The Late Night show has undergone quite the evolution since its original inception. From a post-Broadway event to mainstream entertainment to a cathartic means of coping with politics gone haywire, the market for this show remains active. But it’s still a cutthroat market dominated by masculine competition and the fear that networks might not bring your act, or even a fellow writer, back after a few months. Late Night, the latest Mindy Kaling-written project, explores this market with a story that, while hilarious and heartfelt, feels a bit too simplistic. It recognizes the highs and lows of running these programs in the face of shifting tastes and sexist media practices, not to mention promoting diversity in the workplace. But whether these themes go beyond the punchline is a matter of discussion.
Two women are the focus of Late Night: Katherine Newbury (Emma Thompson), a 30-year veteran host of the talk show Tonight, and Molly Patel (Kaling), a chemical plant employee seeking a future in comedy. Molly applies to Tonight on a whim and, to her surprise, is hired. Not so much for past comedy experience- the closest Molly got to standup was making jokey announcements into the plant microphone- but she’s an avid fan of the show. Rather, Katherine needs to expand her writing staff beyond its white male roster and Molly just so happens to be the diversity hire. It doesn’t help that her ratings have been tanking for almost a decade. So much so that the head network executive (Amy Ryan) intends to have her step down, with the likely replacement being a Tosh.0, frat boy-type douche by the name of Daniel Tennant (fittingly played by MADtv alumni, Ike Barinholtz).
If you’ve watched The Devil Wears Prada, the scenario might feel familiar. Katherine is like Miranda Priestly with a comedy background rather than fashion and Molly, as the Andy stand-in, is encouraged to assist Katherine as much as possible, even though she’ll reject said help at first. As Kaling put it during the Montclair Film Festival Q&A, Thompson knows how to blend humor with a sense of gravitas that underlies the toll of keeping oneself relevant in this entertainment position. Her status holds even more weight when you consider how niche Katherine’s fictional voice in the entertainment industry must seem to real-life network television, whose lack of female hosts, let alone one who held the position for decades, remains an understandable topic of scorn.
When paired with Molly as her comedic foil, Katherine starts opening up. She isn’t necessarily a fan of working with female writers and barely remembers the names of her male writers save for her assistant, Brad (Denis O’Hare), instead, addressing them by numbers. By contrast, Molly is earnest, bubbly, and deeply admiring of Katherine’s body of work— the type of fangirl who recognizes when her hero was on top of the world and where she went astray. And like most shows about comedy, it’s the monologue bits, whether in front of a large network audience or a small gathering for charity, where we see the vulnerability beneath this “perfectionist” reveal itself. One woman has the talent to make it big and the other has been at her game for so long that she fears having to change the usual comedic routine. Together, their interactions make for Late Night’s strongest moments.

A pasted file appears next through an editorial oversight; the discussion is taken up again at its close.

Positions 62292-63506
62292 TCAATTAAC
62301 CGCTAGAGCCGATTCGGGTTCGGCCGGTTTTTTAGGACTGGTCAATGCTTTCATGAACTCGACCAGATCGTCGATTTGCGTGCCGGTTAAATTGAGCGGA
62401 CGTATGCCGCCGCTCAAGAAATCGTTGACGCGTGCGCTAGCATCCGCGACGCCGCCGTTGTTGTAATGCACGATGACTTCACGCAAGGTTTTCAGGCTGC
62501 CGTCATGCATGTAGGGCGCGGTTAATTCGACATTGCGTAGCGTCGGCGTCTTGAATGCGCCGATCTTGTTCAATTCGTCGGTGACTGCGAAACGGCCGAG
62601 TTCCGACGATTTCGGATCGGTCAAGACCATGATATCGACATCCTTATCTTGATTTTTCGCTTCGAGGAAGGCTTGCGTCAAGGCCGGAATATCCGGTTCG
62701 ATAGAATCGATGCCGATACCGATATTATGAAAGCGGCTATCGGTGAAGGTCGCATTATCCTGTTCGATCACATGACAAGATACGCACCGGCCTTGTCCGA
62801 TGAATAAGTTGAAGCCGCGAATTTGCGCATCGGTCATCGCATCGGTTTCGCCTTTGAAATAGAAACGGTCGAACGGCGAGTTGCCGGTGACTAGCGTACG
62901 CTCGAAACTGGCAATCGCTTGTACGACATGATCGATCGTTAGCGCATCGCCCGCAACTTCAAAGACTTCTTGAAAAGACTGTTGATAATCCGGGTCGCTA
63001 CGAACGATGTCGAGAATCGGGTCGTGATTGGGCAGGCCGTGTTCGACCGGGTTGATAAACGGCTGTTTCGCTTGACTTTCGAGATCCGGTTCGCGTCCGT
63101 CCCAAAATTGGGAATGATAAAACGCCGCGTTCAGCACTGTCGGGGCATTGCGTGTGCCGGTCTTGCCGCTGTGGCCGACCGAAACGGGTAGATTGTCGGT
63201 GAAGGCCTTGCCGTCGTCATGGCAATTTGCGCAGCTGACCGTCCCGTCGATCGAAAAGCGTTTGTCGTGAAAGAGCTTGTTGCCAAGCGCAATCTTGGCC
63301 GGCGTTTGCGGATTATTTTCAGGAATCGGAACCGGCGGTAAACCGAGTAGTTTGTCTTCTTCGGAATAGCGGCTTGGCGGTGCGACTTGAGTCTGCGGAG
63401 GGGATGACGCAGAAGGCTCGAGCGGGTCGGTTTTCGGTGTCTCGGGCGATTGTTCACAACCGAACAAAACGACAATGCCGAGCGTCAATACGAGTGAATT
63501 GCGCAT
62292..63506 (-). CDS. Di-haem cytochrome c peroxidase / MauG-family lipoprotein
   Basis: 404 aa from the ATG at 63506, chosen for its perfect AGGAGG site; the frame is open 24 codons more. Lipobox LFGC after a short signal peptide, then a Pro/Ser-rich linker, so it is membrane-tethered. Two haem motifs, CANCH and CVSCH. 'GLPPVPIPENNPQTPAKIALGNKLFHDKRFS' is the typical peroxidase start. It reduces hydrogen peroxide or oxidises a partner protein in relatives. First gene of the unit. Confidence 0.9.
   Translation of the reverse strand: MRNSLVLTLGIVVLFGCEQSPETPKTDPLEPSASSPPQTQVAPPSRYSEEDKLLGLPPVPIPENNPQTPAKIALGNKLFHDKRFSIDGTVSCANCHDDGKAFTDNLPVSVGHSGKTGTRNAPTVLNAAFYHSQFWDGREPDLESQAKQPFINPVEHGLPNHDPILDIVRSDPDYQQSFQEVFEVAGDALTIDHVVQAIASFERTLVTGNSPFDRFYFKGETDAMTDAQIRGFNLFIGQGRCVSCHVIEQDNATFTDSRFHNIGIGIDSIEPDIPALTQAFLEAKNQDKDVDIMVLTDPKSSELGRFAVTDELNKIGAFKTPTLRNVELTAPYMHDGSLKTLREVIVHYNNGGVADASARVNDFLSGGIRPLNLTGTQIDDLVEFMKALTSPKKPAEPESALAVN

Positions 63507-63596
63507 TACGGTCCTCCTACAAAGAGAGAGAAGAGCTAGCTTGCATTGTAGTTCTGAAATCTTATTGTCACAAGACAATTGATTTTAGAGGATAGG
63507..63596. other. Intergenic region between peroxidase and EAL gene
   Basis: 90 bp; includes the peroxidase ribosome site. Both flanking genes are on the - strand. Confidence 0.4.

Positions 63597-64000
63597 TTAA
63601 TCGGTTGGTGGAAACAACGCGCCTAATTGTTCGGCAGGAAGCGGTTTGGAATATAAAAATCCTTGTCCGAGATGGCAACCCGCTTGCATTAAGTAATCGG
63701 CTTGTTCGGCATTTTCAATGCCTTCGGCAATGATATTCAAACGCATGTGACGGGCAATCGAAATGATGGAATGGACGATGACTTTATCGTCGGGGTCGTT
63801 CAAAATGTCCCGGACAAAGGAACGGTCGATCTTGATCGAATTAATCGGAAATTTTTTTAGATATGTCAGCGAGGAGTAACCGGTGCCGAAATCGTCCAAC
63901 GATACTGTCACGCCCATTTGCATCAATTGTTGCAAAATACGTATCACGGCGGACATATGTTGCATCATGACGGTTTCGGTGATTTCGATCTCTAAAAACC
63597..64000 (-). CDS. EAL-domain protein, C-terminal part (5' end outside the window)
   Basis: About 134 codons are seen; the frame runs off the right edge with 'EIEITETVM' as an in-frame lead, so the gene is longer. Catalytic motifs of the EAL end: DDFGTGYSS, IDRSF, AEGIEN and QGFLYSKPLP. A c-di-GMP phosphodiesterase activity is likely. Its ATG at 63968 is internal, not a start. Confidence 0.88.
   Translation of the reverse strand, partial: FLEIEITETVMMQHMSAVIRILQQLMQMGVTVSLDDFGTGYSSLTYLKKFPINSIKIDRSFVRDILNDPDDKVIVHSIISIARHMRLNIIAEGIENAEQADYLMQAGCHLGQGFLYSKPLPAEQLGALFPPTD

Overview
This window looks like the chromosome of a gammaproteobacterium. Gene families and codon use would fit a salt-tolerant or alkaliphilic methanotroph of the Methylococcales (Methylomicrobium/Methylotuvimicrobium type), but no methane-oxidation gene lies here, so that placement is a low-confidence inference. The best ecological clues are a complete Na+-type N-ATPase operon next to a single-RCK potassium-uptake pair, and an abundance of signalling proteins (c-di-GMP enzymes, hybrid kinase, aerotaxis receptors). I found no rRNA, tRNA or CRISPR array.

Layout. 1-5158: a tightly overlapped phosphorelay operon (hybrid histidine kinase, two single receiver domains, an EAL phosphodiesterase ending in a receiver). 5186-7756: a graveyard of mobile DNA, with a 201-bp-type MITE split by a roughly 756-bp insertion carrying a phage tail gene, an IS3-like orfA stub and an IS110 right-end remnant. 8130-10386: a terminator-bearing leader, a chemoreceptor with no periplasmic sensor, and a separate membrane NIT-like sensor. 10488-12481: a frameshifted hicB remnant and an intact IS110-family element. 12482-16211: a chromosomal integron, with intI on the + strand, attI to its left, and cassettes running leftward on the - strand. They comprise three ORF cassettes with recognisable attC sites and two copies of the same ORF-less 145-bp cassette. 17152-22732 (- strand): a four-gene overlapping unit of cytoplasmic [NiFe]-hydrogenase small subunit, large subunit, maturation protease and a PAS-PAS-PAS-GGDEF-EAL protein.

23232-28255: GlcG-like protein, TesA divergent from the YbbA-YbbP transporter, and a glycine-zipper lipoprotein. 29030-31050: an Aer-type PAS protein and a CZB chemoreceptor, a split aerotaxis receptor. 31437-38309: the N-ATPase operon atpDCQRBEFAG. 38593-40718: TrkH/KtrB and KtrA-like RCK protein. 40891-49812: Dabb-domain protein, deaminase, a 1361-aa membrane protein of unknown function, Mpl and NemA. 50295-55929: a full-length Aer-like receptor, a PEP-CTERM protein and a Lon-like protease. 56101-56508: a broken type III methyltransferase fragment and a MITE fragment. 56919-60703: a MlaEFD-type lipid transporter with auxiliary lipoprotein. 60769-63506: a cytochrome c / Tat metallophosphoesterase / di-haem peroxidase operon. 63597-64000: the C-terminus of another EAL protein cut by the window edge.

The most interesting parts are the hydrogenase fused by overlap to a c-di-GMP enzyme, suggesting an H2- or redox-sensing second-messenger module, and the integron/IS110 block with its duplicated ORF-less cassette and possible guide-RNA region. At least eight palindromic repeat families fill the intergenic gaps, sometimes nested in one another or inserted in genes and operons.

The writing staff characters, however, are far less fleshed out. In fact, much like Katherine, I don’t think I caught most of their names, let alone personalities. These men adhere to a sitcom-like trajectory of first treating Molly with scorn and skepticism, mostly for having no professional experience, before gradually embracing her ingenuity as a co-worker. Even John Lithgow’s solid performance as Katherine’s husband, Walter, a pianist suffering from early stages of Parkinson’s, feels detached from the main cast. In all honesty, it feels like the film crew could only afford him for a few days of shooting before switching back to the workplace scenes. These characters understand the business practices and turmoil of late night comedy but I didn’t get to know them all that well.
What Late Night gets right the most is its portrayal of a talk show workspace striving to crank out good comedy each night. It’s a hectic procedure of writing various jokes and compiling a select number of them into a monologue that sets the show’s tone for the next hour. And sometimes, your best joke might not make the final cut or, even worse, be rejected on stage— a disappointing feeling for any writer. At least, that’s what we learned from MFF moderator, Stephen Colbert, a fellow Jersey resident whose tenure on The Late Show warrants maximum authenticity. Colbert’s visual font is all over Tonight’s in-universe marketing and even its set design which makes sense given The Late Show’s influence on modern televised comedy. Personally, I’d be all up for having every late night host watch this film in a room and compare notes on whether it reflects their work schedule.
Verdict: 3 out of 5 Stars
Late Night makes for a funny workplace sitcom but I wouldn’t call it an original dramedy. More like an extension of Mindy Kaling’s work on The Office that discusses modern social topics by framing them like… well, a sitcom. Make no mistake, messages like this need to be addressed and made a reality but Late Night feels more surface-level in its host/audience dynamic compared to Katherine and Molly’s personal bond. Perhaps, with the upcoming fall debut of Lilly Singh’s late show on NBC, these changes will come sooner than expected. After watching an Indian voice discuss this industry’s workplace struggles, it’ll be poetic to see the first Indian woman host of such a show on the Big 4 networks.